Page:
With war ravaging their homeland, the Orchestra of Syrian Musicians has been scattered across the globe. But five years since the violence erupted, the group are reuniting for a cathartic tour and opening Glastonbury
Five years ago, the 90 -strong Syrian National Orchestra for Arabic Music described superstars from Plcido Domingo to Gorillaz to perform with them at their home in Damascus Opera House. Today, with the bitter civil war still raging, its musicians are scattered across the globe. Some former musicians of the prestigious orchestra and the choirs that accompany it are refugees in the Countries of the middle east, Europe and the US, while others are still struggling to live and perform in the conflict-torn country.
Music, these days, is like a analgesic, tells Raneem Barakat, a vocalist in the orchestras choir. The 24 -year-old regularly braves bombs and snipers on the roads on her two-hour journey to Damascus to study and perform. You have to take health risks. When I sing it hypnotises me; I leave reality.
For the first time since the war began, former and present members of the SNOAM have been reunited by Damon Albarns music collective, Africa Express. Alongside guest stars such as Paul Weller and Bassekou Kouyat, they will play a series of concerts across Europe, opening the Glastonbury festival and performing on 25 June at the Southbank Centre at a concert which will be also be live-streamed around the world, including in Syria and the Zataari refugee camp in Jordan.
Its an ambitious project, and when I arrive in Amsterdam to watch the first day of rehearsals its already reached a number of problems; the violin bows are moving in perfect unison, but the conductor is missing. Issam Rafea, who led the orchestra in Syria, and with Damon Albarn came up with the reunion notion, cannot leave the US, where he is applying for refugee status.
His predicament typifies the logistical problems the organisers have faced. Trying to get visas for 50 Syrian musicians nearly sunk the project before it began; merely a week before rehearsals were due to start, it still wasnt clear they could get the Schengen visas needed to book the performers flights. Africa Express co-founder Ian Birrell tells me the government had hired a Boeing 737 to transport all the musicians and I hear dark rumours about desperate calls to British officials.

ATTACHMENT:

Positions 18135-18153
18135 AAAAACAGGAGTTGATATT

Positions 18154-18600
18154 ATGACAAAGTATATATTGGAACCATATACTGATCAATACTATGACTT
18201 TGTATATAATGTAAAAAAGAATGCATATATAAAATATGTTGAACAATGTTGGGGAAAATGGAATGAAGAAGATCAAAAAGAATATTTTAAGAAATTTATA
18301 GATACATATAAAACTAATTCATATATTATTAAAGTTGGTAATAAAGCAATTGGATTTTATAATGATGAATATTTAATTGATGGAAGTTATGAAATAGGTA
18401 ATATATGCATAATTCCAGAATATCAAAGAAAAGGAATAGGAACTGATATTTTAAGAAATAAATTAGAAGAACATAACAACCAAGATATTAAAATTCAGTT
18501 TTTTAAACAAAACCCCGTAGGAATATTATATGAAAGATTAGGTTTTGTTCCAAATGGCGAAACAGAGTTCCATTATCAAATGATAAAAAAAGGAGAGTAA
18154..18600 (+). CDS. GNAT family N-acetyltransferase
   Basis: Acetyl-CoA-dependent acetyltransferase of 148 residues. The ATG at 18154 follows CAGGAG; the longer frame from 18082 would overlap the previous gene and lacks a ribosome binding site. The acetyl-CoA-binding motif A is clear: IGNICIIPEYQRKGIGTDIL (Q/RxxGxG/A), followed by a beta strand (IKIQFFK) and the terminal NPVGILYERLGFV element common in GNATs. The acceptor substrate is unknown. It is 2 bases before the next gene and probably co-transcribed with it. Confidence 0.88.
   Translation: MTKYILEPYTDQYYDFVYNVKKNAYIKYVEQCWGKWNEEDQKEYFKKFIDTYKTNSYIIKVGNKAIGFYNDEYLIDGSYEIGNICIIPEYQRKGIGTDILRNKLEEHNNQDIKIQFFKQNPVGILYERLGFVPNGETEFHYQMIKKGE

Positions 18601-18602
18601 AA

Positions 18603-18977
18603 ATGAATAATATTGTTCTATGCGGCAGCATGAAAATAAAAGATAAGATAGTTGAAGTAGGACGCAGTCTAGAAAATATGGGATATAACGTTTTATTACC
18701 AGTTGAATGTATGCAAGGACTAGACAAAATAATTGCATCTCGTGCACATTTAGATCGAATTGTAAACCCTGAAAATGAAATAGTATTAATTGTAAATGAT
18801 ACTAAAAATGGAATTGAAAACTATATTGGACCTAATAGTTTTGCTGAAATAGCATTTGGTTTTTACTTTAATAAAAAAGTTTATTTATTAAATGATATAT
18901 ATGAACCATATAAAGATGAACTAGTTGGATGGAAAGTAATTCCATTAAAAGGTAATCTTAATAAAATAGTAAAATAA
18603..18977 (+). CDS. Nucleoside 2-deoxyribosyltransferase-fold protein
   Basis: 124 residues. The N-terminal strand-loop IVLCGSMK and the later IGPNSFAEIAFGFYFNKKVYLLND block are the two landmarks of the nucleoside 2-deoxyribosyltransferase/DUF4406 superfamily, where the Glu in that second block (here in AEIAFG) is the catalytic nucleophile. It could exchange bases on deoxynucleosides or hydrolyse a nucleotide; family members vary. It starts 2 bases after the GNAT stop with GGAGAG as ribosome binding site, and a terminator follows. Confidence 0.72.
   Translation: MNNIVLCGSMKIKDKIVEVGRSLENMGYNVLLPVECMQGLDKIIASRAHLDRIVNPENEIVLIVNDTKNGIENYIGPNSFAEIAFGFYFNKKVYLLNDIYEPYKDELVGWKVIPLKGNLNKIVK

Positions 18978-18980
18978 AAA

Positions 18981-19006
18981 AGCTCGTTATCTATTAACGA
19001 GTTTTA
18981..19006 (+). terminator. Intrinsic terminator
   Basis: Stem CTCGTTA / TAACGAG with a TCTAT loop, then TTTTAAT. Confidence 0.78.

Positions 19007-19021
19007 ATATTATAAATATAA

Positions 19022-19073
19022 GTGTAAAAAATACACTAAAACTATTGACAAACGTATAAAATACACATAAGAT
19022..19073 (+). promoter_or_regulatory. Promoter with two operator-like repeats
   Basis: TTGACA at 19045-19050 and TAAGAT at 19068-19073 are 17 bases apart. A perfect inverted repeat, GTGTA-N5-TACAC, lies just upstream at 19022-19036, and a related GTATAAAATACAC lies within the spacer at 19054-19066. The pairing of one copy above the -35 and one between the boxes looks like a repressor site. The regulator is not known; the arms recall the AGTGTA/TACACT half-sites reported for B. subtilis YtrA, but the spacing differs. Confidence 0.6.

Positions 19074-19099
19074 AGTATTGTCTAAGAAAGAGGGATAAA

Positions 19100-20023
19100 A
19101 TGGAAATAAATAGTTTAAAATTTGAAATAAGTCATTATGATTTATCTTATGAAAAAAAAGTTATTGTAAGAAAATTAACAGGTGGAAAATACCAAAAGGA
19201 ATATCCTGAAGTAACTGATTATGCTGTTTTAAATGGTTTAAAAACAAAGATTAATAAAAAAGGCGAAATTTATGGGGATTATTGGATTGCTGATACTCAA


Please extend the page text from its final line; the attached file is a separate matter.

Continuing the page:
But Rafeas absence also highlights the emotional temperature of the performances. The conductors brother is one of the orchestral musicians and his sisters sing in the choir; this was their first chance to see their sibling since he left Syria in 2013.
Albarns own relationship with Syria began eight years ago when he was introduced to Eslam Jawaad, a Syrian Lebanese rapper who had worked with Wu-Tang Clan. The pair hit it off: Jawaad performed for the track Mr Whippy on Albarns concept album the Good, the Bad and the Queen, then toured with Gorillaz and finally took Albarn to visit Syria.
He fell in love with the country overnight. It blew me away, Albarn tells me, enthusing about everything from a drunken meeting with a Bedouin Sheik( Id had a lot of arak) to motorbiking around the Acropolis in Palmyra in the moonlight. Young people would start their evening in Damascus, go to Beirut for the night and then come back to Damascus to chill out, he tells. The call to prayer when you are on the top of the mountain in the early morning in Damascus just leaves you speechless.
While there, Albarn fulfilled Rafea the conductor and recorded with the Syrian National Orchestra for the Gorillaz album Plastic Beach. A years later in 2010, Gorillaz, along with guest stars including Bobby Womack and Mick Jones, joined the orchestra for a concert in the 1,000 -year-old Damascus citadel. When Albarns group toured Europe, representatives from the orchestra including Rafea ran with them.
The burgeoning relationship objective abruptly with the uprisings of 2011. As existing conflicts has taken hold, Albarn says he has watched with horror the style Syrian refugees have been casting as a homogenous darknes from the Countries of the middle east moving slowly towards us. I merely felt: What can I do? And so he decided to get the Syrian National Orchestra back together, Blues Brothers style.
I want people who see these concerts to experience the humanity of this homogenous darknes which they feel so threatened by. he says.
He connections the stance towards refugees with the rise for the human rights, pointing to the way that Brexit campaigners have sought to exploit the crises.( Honestly, hand on heart, I will consider leaving the country if we leave, he tells ). But he has tears in his eyes as he talks about how much Syrians have lost and his hope that the concerts will show people how important it is to support them.